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Testing soil for soybean cyst nematode

OMAFRA Field Crop Report for September 17

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Soybean harvest has begun, and many growers have asked if they could sample for soybean cyst nematode this fall. For many growers, managing soybean cyst nematode (SCN) means planting SCN resistance varieties BUT effective SCN management does not end when you have selected your soybean varieties! It is imperative to not only know your SCN population levels in each of your fields but what is happening to those levels over time and it begins with SCN soil testing!

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If your SCN is decreasing, this could indicate your management program is working. If your is SCN rising, this is a big red flag that the problem is getting worse and could get out of hand, costing you significantly in lost yields, dollars and sleep! If you do not know what is happening to your SCN population levels in your fields over time, your efforts may be wasted. One of the most important decisions a producer can make concerning this devastating pest is to take a SCN soil test.

The fall is a perfect time to sample harvested soybean fields or those which will be planted to soybeans in 2021. Sampling for SCN after or at harvest provides a perfect opportunity to “take the test” since it is typically a time when soil samples are taken to determine next year’s fertilizer program. It is as simple as taking a few more soil cores from the field, mix them together, split the sample and send in half for your fertilizer recommendations and the other half for a SCN analysis. Fall sampling also helps identify poor yielding fields or areas within the field that need sampling while they are fresh in your mind. A fall sample takes into account any significant SCN population changes that have occurred during the growing season.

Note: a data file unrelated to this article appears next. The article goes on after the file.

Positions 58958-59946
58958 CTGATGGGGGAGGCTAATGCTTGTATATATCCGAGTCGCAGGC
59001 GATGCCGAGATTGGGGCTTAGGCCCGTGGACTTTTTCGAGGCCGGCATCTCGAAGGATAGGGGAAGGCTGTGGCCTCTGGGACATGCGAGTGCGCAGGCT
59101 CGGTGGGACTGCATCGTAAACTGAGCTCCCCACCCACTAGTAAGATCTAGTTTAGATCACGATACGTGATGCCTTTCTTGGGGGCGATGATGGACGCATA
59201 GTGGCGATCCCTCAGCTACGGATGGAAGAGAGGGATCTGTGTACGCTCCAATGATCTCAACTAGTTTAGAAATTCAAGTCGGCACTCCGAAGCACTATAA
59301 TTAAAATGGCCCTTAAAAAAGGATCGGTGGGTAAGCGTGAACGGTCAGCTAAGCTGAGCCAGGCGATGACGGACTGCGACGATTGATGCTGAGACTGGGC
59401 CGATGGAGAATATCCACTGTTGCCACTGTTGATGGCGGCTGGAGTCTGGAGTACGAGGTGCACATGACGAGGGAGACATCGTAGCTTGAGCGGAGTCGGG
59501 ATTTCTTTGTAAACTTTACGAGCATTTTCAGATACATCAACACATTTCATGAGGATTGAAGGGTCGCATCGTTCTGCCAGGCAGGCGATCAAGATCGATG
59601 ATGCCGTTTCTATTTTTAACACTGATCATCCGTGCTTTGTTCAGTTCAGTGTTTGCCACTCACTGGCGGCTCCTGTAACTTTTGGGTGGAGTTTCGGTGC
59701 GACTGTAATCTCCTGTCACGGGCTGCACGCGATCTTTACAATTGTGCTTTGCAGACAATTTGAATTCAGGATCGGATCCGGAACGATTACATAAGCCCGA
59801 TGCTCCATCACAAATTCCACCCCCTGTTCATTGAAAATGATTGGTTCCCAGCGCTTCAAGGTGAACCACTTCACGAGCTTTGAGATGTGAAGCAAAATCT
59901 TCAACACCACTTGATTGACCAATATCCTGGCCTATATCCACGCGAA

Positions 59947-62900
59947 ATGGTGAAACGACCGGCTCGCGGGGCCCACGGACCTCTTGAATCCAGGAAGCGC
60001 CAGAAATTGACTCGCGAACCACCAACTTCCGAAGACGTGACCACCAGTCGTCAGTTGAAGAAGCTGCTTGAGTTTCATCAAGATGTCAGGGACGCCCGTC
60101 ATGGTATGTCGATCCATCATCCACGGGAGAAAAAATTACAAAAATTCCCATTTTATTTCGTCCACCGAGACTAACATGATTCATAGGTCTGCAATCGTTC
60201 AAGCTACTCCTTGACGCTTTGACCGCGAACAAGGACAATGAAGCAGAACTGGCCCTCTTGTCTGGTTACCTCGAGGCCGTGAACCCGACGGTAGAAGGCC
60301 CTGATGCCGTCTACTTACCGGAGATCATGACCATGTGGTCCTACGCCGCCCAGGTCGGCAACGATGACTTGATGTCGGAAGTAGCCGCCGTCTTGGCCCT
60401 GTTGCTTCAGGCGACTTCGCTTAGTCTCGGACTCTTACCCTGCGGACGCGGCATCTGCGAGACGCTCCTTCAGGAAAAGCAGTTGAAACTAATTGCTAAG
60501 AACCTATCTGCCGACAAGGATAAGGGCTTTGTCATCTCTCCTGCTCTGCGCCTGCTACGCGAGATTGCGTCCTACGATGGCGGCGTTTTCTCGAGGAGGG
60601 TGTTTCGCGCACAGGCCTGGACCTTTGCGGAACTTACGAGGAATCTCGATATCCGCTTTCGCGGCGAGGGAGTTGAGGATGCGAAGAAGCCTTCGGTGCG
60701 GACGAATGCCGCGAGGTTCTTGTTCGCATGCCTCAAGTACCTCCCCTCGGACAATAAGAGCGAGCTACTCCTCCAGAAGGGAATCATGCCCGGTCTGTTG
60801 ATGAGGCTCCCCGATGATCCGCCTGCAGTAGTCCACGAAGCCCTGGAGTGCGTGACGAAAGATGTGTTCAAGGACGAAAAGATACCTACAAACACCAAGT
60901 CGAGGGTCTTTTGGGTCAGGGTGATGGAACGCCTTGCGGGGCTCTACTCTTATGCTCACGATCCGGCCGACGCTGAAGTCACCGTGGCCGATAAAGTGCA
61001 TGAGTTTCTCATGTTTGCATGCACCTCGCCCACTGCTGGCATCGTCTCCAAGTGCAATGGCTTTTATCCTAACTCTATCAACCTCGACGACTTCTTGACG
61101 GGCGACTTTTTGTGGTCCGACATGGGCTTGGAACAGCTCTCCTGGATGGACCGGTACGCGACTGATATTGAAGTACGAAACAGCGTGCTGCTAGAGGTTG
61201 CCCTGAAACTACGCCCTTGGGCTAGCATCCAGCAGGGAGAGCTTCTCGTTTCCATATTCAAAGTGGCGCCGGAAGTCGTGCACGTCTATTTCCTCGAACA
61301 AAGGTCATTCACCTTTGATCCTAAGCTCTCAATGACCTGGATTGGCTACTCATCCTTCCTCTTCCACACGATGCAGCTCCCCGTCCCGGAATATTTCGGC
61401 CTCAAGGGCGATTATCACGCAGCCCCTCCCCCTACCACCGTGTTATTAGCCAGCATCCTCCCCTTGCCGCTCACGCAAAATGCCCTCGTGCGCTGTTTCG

Remember, the results of the test are only as good as the soil sampling technique. Therefore, it is necessary to obtain a soil sample that is representative of the field. Ideally the numbers of acres in any one sample should not exceed 20 to 25 acres.   The fewer acres a sample represents the more accurate the results will be.  Having said that, one large field sample (50-100 acres) is better than no sample at all. Make sure to clearly mark that the samples are for a SCN test and they can be sent to any of the SCN testing labs in the province (OMAFRA Agronomy Guide Publication 811 – Appendix E, page 413).

To read the full Ontario Field Crop Report for Sept. 17, visit fieldcropnews.com.

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